WASHINGTON (Reuters) - With the help of former President Bill Clinton, the Democratic Party launched a national drive on Thursday to expand voting opportunities and fight back against what it calls restrictive voting laws.
The program will establish permanent procedures and staff in each state to help register and educate voters, and work with local officials to expand access to the polls in the November midterm elections and beyond.
Voting laws have been the subject of bitter partisan fights since 2011, when a wave of Republican-sponsored state laws began to impose stricter identification requirements on voters or restrict access, including by cutting back on early voting sites and hours.
Republican supporters say the laws, many of which have been blocked by the courts, are needed to prevent fraud. Democrats say they are designed to limit the ballots of minorities and low-income voters who tend to support Democrats.
"Today, there is no greater assault on our core values than the rampant efforts to restrict the right to vote," Clinton said in a video released by the party.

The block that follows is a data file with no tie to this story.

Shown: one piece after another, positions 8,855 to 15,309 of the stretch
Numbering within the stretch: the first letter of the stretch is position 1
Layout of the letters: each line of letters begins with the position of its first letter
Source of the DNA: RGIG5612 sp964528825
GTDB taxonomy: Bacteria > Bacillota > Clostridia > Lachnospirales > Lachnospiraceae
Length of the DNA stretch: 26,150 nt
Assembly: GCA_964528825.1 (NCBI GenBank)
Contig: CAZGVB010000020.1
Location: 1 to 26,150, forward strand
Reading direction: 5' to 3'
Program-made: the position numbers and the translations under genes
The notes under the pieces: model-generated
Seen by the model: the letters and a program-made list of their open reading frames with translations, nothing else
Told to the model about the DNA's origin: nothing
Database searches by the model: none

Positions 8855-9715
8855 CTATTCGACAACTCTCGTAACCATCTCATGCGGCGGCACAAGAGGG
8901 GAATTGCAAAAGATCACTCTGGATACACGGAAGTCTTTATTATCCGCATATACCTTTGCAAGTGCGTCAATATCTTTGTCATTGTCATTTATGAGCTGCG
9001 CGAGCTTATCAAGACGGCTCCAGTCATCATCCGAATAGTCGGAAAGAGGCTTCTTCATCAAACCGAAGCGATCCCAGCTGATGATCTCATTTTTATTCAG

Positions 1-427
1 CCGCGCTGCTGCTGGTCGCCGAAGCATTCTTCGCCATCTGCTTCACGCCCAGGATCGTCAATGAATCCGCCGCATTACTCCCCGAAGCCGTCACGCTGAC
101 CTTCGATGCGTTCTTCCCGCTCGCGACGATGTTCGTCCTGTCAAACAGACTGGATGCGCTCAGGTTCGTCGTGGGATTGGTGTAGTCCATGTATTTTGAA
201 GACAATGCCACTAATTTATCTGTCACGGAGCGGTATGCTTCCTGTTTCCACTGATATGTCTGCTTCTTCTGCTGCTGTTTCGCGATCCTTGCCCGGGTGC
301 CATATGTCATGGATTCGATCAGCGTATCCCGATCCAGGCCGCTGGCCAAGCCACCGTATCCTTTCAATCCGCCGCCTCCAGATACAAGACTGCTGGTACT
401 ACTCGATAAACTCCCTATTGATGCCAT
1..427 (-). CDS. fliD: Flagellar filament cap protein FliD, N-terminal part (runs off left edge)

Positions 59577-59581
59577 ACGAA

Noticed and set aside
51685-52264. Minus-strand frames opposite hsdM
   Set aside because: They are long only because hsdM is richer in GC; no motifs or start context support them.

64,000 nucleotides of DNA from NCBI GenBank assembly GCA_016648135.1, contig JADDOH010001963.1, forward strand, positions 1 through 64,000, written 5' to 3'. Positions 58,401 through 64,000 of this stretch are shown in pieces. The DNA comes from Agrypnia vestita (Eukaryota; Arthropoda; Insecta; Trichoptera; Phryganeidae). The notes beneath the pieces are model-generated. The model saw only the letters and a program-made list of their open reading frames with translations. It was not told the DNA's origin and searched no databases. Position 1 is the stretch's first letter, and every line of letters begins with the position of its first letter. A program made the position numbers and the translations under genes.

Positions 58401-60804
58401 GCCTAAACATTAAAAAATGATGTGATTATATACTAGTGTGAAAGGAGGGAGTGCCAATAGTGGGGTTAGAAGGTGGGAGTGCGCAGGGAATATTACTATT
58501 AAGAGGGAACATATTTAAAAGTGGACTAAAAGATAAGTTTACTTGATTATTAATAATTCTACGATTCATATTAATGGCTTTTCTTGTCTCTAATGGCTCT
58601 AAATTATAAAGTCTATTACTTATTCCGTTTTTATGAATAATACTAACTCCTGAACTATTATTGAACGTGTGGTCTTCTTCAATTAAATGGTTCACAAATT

"It's not enough anymore just to be against these new voting restrictions," he said. "To form that more perfect union, we have to expand rights, not take them away."
Democratic National Committee officials said the program, announced at the start of their winter meeting, would vary by state depending on state laws and the local political climate. It will provide a network of voter advocates and legal help to protect voting access.
They declined to put a price tag on the effort, which comes as Democrats face a stiff challenge in November to hold their majority in the Senate and are considered long shots to regain control of the House of Representatives.
Voter turnout in midterm elections is smaller, and usually whiter and older, than during presidential years, with more of the Democratic base of minority and young voters staying home. President Barack Obama warned of the trend last week, saying Democratic voters did not find midterms "sexy" enough.
"When more people are involved it's good for democracy - and yeah, it's good for Democrats," said Mo Elleithee, communications director for the DNC.
Republican National Committee officials did not immediately respond to a request for comment on the Democratic program.
Reporting by John Whitesides; Editing by Andrew Hay